Thursday, April 20, 2006
Morning Edition - 4/20/06
Until A Cure Is Found
Since 1981, 25 million people have died of AIDS. If you thought this devastating disease was a gay disease, statistics show 46% of all AIDS or HIV infected individuals are women. To make matters worse, young people 15-24 years old account for more than half of all new HIV infections, with 6,000 new infections occurring daily. In 2005, 4.2 million new cases of HIV were reported – this doesn’t include the millions of folks who refuse to be tested for the virus. On May 21, I will be participating in the NY AIDS Walk. The walk benefits people diagnosed with the disease that need life-saving resources and medications. Although there are some very promising life-prolonging medications, these don’t always work for everyone and are certainly not available to everyone. I’ve chosen to take a positive step to make a difference and I ask that you support me in battling this disease. You can sponsor me for this momentous walk by visiting my donations headquarters at http://aidswalknewyork2006.kintera.org/hectorwalks
For those of you who have already posted your support, thank you.
The Apple iPod is almost as popular as a cell phone. In the first quarter of 2006, Apple reported shipping 8,526,000 iPod devices. That’s 61% more iPods than the same period in 2005. Thanks in part to the iPod, Steve Jobs, the head of Apple, says the company generated over $10 billion in revenue in the first half of fiscal 2006. Just twenty years ago the boom-box and cassette player were the hot items in music and the thought of carrying thousands of songs – all comprised of your favorites – was a futuristic dream. Now a reality, it’s remarkable that only 20% of Americans presently own an iPod.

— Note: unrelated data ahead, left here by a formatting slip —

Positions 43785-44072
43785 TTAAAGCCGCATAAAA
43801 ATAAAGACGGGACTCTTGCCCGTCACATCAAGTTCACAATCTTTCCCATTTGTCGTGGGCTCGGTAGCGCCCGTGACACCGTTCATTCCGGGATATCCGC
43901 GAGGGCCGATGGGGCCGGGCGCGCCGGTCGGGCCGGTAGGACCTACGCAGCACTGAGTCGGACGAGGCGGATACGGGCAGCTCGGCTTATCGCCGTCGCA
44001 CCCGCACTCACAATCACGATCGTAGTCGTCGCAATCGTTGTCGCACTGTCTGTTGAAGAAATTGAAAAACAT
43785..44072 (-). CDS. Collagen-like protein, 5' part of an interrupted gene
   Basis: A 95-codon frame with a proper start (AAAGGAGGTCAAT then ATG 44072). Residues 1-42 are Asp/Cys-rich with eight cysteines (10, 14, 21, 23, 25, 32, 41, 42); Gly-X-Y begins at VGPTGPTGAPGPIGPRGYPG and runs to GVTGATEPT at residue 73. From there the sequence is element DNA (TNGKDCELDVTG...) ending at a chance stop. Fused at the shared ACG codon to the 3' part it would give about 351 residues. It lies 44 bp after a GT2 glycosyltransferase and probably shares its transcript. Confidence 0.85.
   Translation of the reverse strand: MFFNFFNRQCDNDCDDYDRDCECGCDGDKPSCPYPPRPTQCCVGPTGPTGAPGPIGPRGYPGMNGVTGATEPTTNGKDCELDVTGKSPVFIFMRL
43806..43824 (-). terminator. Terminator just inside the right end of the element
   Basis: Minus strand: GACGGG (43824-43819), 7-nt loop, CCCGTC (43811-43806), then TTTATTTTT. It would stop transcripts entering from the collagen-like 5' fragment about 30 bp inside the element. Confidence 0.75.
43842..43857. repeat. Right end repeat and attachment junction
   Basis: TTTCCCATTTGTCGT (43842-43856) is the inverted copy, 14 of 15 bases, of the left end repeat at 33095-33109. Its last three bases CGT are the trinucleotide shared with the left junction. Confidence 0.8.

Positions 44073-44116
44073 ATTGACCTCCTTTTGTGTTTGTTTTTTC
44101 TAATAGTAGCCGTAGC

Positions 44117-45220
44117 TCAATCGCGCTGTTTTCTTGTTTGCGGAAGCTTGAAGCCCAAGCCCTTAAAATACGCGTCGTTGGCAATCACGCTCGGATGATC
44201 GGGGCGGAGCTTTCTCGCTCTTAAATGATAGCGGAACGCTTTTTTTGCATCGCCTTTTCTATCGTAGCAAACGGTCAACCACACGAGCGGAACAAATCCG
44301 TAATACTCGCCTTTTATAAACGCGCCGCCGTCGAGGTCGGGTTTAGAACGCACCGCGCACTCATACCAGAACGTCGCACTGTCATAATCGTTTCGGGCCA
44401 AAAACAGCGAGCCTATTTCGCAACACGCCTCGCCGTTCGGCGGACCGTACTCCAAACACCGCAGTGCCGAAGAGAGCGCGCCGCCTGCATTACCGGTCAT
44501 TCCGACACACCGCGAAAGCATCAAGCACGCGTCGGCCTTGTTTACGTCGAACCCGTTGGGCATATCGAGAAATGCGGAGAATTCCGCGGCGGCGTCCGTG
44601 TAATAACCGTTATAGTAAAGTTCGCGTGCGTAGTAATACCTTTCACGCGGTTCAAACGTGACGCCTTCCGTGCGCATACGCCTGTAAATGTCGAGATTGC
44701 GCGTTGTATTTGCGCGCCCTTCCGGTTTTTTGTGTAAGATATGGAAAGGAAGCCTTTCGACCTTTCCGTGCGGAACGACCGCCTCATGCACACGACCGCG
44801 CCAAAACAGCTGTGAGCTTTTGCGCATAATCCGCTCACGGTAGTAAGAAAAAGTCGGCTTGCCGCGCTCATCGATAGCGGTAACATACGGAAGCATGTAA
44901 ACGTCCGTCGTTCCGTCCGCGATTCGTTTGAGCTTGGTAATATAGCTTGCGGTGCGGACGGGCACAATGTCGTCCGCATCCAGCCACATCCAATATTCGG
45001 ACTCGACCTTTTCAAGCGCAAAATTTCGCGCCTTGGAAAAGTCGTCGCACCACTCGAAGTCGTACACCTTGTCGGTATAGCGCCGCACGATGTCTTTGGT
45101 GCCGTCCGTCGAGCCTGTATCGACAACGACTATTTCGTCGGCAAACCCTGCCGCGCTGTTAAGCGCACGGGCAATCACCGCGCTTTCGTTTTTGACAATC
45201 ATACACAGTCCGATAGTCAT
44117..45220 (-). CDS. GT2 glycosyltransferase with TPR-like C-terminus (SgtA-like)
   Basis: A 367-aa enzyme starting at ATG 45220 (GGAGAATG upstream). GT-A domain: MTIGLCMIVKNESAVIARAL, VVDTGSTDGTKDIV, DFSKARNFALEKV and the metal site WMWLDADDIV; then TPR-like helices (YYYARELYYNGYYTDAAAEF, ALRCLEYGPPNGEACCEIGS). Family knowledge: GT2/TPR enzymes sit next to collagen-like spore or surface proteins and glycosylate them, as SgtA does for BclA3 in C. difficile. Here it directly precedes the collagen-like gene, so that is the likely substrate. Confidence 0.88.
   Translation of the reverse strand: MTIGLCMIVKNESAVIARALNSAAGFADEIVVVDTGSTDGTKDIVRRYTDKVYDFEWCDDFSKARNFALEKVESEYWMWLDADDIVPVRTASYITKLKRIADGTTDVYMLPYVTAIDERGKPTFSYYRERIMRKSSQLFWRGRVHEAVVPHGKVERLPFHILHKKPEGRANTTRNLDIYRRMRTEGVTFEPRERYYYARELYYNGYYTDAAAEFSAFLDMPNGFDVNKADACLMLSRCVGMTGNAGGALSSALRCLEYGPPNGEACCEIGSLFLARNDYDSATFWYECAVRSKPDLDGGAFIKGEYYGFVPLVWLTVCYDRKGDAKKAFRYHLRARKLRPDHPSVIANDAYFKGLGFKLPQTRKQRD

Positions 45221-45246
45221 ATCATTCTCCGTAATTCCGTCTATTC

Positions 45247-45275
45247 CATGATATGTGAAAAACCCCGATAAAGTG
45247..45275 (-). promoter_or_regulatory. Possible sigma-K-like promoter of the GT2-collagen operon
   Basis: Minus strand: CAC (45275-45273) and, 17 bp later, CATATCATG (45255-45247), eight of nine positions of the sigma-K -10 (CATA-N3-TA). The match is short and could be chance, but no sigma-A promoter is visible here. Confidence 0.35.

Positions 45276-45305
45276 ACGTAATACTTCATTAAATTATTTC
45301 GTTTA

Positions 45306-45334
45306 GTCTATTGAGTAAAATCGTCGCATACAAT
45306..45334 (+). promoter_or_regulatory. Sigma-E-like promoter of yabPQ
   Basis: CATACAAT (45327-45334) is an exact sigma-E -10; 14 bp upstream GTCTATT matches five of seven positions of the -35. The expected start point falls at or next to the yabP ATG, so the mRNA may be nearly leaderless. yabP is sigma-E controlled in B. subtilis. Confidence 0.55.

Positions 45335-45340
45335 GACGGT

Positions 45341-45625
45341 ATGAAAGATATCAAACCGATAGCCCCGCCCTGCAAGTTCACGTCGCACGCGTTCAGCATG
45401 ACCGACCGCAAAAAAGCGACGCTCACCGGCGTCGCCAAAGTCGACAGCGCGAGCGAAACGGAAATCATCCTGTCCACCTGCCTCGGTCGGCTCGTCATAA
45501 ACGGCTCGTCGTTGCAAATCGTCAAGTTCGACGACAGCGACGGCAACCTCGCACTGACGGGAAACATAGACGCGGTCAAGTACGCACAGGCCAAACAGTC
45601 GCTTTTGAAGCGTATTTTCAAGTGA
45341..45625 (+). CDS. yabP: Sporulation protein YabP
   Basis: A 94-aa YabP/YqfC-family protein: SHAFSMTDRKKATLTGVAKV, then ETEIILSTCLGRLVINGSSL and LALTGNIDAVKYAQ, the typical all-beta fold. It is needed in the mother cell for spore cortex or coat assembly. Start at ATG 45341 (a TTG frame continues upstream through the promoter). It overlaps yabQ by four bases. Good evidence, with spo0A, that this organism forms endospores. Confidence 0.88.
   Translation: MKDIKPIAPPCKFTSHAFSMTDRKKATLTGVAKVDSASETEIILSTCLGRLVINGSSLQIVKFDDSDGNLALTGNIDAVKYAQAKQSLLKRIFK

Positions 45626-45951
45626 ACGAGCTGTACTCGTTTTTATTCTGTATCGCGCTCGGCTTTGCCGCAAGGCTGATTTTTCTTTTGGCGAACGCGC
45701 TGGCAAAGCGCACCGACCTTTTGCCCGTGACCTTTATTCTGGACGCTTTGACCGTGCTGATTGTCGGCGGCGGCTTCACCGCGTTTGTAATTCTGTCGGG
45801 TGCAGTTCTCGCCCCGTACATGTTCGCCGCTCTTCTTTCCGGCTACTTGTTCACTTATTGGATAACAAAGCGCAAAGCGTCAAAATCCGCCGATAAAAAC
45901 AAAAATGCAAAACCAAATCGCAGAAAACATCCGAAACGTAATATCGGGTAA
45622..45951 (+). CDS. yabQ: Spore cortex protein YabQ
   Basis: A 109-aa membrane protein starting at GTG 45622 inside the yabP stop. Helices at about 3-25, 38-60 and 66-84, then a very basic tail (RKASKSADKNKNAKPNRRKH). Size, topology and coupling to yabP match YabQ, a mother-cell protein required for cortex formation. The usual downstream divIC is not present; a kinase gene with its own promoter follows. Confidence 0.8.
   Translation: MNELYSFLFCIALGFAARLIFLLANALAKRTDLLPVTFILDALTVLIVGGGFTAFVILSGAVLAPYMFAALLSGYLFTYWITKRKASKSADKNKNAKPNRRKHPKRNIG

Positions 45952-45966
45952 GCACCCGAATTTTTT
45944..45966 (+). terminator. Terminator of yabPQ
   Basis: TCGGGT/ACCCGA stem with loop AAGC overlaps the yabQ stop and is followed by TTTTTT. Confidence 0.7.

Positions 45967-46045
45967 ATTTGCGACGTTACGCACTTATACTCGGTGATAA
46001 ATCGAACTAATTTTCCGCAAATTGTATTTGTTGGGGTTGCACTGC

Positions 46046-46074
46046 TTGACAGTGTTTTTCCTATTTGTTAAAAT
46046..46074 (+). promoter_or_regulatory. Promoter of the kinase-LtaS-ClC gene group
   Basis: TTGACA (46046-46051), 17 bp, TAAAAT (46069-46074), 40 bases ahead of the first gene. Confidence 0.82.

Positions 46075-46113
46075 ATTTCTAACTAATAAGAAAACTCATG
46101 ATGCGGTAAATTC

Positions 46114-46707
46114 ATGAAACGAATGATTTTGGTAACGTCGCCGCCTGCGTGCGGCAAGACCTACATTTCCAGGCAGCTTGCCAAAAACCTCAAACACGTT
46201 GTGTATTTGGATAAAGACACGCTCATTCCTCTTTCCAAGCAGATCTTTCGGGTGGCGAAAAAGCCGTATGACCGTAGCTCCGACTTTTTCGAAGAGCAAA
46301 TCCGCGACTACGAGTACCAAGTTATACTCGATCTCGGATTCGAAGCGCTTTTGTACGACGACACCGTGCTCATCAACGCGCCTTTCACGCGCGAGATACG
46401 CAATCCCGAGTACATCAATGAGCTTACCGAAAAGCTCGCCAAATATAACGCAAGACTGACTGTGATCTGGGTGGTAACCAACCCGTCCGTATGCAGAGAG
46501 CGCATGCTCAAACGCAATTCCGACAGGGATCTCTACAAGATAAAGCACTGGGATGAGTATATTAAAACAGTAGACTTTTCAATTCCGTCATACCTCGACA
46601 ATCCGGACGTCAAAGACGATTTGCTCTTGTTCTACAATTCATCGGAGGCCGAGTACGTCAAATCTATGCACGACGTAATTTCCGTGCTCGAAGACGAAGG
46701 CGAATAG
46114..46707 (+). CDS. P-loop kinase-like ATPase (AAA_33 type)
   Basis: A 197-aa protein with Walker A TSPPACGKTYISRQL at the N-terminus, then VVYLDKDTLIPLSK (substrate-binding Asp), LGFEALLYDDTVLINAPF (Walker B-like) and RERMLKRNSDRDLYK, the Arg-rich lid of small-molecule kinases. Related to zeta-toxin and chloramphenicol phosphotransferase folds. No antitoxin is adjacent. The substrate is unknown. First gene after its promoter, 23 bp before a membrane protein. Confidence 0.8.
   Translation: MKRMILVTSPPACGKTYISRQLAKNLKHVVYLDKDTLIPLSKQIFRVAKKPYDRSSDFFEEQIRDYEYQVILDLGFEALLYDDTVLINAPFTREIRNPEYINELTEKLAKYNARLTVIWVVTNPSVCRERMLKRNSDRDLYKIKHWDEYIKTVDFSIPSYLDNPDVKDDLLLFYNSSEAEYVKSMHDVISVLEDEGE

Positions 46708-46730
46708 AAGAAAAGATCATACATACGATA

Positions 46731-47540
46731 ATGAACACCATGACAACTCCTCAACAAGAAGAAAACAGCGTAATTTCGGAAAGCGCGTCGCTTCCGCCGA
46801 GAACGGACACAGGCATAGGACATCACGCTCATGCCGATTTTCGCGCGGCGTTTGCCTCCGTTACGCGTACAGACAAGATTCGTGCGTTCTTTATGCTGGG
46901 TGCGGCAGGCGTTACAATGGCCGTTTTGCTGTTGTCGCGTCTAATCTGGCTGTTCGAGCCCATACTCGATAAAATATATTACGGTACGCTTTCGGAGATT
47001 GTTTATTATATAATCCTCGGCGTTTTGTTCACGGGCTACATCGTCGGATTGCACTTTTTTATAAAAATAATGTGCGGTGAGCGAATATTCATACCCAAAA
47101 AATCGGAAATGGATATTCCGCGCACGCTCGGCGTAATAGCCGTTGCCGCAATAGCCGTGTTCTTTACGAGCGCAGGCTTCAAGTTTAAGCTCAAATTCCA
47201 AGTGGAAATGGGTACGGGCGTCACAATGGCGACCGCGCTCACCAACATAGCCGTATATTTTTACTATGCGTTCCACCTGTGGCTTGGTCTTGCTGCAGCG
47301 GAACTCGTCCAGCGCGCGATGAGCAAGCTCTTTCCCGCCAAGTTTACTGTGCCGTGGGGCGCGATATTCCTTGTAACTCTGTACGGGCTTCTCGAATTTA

Statistics can sometimes paint a grim picture of reality. Such is the case of the rate of teen sex in America. The good news is that national statistics say most teens are virgins until the age of 17. Outside of this, the numbers take a moral nose-dive. Over one million women under the age of 20 become pregnant each year. Even scarier, a quarter of all 15-year old females and 30% of males have had sex. Sadly, 7 in 10 of the women who had sex before the age of 14 said they had sex involuntarily. If you don’t have children and think these stats have nothing to do with you, it is estimated that teen pregnancy costs tax payers over $7 billion annually.
At what age did you lose your virginity? Was the experience voluntary? Is the memory of your “first time” a positive one or (in retrospect) would you have waited to lose your virginity later in life? What was most memorable about getting some?
Keep passin’ the open windows…